This phenomenon of “fame and fortune” is often the theme of stories, both fact and fiction. Scott F. Fitzgerald was such a writer. His first novel, which shares some of the insights from his years at Princeton, tells the story about a young man’s journey for desire, even craving, for love and success in his career. The book was successful, but it was a later book for which he is even more well-known: The Great Gatsby, a book often required for College English classes.
Fame and fortune, however, can have its downfalls. There are stories all over the news regularly about movie stars, with celebrity status, who are bankrupt, caught up in drugs, alcohol and other illegal escapades. There are others who hit the lottery, and stories arise from that kind of quick fortune, as well, because people spend extravagantly, buying expensive material goods and ultimately are in debt beyond what they were before they hit big!
Even Fitzgerald had problems with alcoholism and struggles to cope, as his wife fought a mental illness, despite his success of the critically acclaimed book, The Great Gatsby about material success. The question arises, then, what is the worth of material success, and is the price greater than the rewards?
While fame and fortune aren’t necessarily bad things, it often comes down to perspective. Having the funds to do what you’d like on a whim, or buy what you want just because you want it, is obviously helpful when perceived from the other side, of not having enough money to even pay for necessary expenses like food, medicine, clothes, gas for the car and rent.
I watched a show recently where a poor youth from the inner city was overwhelmed by the “wealth” of the family who lived off the land. In the eyes of the youth, "the farmers" lived in a fine house, had a garden for vegetables and had the “wild” around them to hunt for meat. The youth's perception of their “wealth” was skewed because his own perception was based on a lifestyle of stealing food to eat and living in a rat infested apartment. While "the farmers" equated “wealth” with money, which was very scarce, and felt themselves poor, they had an intense feeling of family and love.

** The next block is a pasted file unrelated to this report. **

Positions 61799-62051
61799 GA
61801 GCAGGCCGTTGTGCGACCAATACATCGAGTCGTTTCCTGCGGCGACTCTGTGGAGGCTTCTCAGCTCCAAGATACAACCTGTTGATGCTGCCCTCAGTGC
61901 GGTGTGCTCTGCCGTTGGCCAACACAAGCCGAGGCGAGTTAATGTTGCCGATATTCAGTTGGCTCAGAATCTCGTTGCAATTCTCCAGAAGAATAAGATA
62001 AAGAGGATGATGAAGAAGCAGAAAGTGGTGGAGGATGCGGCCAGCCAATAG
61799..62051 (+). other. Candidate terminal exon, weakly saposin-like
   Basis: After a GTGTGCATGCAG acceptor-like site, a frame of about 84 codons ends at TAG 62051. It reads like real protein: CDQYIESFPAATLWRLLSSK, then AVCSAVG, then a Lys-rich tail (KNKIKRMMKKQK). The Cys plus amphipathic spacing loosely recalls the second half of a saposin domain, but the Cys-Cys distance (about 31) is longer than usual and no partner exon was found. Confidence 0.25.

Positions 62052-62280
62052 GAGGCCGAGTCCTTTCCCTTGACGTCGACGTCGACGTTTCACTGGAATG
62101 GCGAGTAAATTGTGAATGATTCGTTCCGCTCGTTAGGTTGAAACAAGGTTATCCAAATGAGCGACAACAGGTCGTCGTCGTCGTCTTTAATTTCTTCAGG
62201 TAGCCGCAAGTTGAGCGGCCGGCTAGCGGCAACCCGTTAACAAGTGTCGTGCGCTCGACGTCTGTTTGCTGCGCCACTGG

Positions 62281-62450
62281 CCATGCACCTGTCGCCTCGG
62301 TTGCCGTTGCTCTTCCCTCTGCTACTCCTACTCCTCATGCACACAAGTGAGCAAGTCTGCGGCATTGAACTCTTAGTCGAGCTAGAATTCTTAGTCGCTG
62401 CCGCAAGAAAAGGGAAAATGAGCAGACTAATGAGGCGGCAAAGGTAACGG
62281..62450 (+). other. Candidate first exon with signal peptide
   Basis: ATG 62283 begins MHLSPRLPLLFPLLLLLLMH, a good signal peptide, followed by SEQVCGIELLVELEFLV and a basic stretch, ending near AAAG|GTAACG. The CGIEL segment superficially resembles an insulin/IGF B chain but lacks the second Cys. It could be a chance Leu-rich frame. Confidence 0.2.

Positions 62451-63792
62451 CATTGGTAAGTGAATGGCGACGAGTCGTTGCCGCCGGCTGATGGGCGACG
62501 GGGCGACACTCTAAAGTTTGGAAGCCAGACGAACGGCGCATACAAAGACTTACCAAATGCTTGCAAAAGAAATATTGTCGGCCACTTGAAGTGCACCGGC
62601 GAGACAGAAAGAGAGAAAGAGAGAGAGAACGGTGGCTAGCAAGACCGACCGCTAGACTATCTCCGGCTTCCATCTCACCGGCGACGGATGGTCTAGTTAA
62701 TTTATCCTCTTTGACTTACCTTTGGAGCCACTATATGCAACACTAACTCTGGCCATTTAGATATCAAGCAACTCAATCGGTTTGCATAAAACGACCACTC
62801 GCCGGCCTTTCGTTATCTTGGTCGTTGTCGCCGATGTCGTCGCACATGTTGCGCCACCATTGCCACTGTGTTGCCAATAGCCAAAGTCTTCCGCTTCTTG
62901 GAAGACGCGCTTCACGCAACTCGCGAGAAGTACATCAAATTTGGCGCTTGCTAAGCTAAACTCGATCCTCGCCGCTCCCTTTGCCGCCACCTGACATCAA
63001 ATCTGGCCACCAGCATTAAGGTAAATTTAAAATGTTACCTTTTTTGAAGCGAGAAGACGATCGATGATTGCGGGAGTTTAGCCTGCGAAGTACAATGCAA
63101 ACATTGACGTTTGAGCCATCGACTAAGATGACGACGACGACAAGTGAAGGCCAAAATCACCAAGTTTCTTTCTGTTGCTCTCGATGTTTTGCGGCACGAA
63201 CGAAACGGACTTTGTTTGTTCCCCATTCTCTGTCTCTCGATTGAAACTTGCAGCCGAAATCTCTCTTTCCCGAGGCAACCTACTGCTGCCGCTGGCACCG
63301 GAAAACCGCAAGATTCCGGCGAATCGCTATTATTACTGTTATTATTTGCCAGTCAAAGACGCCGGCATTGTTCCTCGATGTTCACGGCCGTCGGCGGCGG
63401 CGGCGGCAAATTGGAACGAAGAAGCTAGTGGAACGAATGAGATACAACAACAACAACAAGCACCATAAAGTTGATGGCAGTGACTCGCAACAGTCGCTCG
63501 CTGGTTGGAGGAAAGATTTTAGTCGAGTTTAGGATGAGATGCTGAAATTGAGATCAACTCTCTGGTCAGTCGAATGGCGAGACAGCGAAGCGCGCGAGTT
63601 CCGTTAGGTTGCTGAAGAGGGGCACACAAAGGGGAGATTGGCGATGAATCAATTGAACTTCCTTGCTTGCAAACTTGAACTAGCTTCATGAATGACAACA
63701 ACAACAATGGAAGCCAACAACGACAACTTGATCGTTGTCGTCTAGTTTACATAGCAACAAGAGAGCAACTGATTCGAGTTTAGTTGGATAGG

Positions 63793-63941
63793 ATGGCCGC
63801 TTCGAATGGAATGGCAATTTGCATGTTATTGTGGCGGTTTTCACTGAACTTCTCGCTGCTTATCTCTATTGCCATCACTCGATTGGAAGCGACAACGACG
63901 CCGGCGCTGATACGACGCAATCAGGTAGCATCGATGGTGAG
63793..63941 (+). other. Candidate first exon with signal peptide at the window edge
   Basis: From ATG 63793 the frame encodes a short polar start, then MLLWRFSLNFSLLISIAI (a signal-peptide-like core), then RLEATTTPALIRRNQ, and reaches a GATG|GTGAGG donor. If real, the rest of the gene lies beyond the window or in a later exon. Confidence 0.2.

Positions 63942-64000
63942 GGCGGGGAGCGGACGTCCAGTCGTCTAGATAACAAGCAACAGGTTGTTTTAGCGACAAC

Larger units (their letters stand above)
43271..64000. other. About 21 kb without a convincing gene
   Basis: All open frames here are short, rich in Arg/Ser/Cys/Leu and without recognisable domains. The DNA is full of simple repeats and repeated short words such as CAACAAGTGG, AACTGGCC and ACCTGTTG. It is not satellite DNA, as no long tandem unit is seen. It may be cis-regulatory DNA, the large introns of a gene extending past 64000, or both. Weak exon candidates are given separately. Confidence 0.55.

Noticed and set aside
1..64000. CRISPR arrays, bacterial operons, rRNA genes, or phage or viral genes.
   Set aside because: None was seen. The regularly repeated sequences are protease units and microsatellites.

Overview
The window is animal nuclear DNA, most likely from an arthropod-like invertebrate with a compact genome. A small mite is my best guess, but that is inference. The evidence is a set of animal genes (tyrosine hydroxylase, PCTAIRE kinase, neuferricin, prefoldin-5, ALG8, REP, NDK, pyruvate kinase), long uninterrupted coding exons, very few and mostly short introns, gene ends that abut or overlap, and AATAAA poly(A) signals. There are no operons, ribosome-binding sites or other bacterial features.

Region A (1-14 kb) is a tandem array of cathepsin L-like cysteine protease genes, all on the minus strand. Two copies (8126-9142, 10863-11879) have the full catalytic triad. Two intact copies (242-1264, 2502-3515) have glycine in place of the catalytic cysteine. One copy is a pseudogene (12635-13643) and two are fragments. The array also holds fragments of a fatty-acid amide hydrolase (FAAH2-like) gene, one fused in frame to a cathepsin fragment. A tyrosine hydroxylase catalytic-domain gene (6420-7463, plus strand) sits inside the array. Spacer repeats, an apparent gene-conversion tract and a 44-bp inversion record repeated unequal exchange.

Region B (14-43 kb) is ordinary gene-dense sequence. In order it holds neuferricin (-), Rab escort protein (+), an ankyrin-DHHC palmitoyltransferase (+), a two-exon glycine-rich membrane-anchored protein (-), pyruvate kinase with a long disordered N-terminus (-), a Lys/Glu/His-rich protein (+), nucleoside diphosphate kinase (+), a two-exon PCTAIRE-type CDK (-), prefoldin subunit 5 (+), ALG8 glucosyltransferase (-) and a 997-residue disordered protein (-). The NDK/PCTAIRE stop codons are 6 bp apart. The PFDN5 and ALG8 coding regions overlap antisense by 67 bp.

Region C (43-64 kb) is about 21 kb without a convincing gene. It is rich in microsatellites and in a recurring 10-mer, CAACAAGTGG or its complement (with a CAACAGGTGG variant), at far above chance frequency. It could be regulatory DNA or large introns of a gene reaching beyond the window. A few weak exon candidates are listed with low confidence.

Perspective on material goods is essential when evaluating happiness, even fame and fortune. Sometimes having nothing; being flat broke but having a heart filled with love for everyone around you, can be less stressful than being very wealthy and in the lime light. That sounds like an oxymoron, but happiness cannot be bought. It matters not what material goods you own, if you don’t have happiness and love in your life. All those “things” are just things! They certainly can’t hug you when you are sad or lonely, and offer no comfort or understanding when feeling left out and depressed.
I challenge you to reflect on your material goods and your “social standing.” Where do you place yourself on the scale? Do you put all or most of your effort attaining “things” or is your focus in your faith, family and friends? Where are you finding your happiness? It is temporary (material) or are your forging deep commitments that will last a lifetime?